Review by James Mukheibir
Grand Horizons, presented by Sydney Theatre Company, is a fascinating dive into family dynamics and society-wide ageism through a strong ensemble performance and impressive design. It is a dark comedy, using humor to cut through the awkward and difficult marital breakdown as it is navigated by an elderly couple and their adult children. Linda Cropper’s performance as Nancy is excellent as she perfectly captures the exhaustion of motherhood and feminine social pressure in later life.
There is a catharsis to the story, as characters demand to be seen, heard and respected. Grand Horizons unpacks the phenomenon of invisible woman syndrome and this is the most interesting aspect of the show. Our society has a chronic habit of ignoring women once they cross the threshold of middle-age, and Grand Horizons demonstrates that this can be exacerbated amongst those closest to the women in question. Taken for granted, ignored or replaced with a new model are presented as the only options. Surrounded by her stubborn and self-centered family that desperately try to cling to the subservient and amiable presence that has facilitated their lives for so long, Nancy takes option four: spectacularly blow it all up in the hope of finding life’s meaning elsewhere. It was beautiful to watch an older woman take center stage and demand her needs be met, and this breath of fresh air was followed by some excellent directorial moments from Jessica Arthur where the entire family takes the time to recognise how much they need her. Nancy’s selfless dedication to the people she loves is wonderfully expressed through a long and silent sequence of her meticulously making a sandwich for her husband.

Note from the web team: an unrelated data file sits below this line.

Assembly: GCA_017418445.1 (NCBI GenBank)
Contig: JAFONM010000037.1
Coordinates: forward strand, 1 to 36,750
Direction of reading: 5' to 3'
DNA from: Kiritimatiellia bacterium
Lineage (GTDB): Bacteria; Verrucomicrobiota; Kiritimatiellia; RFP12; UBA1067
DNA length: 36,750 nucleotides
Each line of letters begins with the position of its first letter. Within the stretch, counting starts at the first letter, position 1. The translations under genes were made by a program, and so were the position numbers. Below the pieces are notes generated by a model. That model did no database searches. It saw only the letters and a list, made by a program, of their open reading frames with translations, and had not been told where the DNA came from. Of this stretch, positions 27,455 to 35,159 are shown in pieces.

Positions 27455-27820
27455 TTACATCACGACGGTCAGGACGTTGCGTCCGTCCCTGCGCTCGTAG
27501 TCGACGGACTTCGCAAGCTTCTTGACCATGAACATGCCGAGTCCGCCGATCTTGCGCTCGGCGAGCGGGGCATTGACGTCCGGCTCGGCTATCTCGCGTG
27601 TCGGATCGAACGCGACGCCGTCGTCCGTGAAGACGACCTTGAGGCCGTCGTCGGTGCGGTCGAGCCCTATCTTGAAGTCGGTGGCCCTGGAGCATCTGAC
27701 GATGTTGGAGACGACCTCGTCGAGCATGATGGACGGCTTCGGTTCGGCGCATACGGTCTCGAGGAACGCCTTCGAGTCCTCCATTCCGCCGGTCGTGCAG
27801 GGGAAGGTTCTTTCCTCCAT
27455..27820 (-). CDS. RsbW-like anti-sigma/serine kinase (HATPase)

The conversation between Nancy and Carla (Vanessa Dowling) was an absolute highlight, as the two older women bond over trying to fit in with a society that has commodified and now discarded them. It is a freeing moment for character and audience alike, and a wonderful moment of sex positivity for a generation that has always had trouble feeling comfortable in that space. Vanessa Downing and Linda Cropper have wonderful chemistry and there is power in two women sitting together with agency, speaking candidly about what it means to exist.
The design of the show was impeccable, with subtle but nuanced costuming and a set that transformed Roslyn Packer stage into a house that would sell for many millions in Walsh Bay. While strong in parts, the writing was occasionally dated, with some of the characters failing to deliver more than a caricature, which was often a step in the wrong direction for the social commentary it was trying to portray and failed to present the depth of each character. That said, each character was given a strong performance by the ensemble cast of exciting upcoming actors and Australian theatre royalty.
Grand Horizons tells the story of gray invisibility, lost love and suffocating pressure of regret, with an ample sprinkling of humor and silliness to carry any audience through with a smile on their face. Catch it at the Roslyn Packer Theatre until March 5 2022.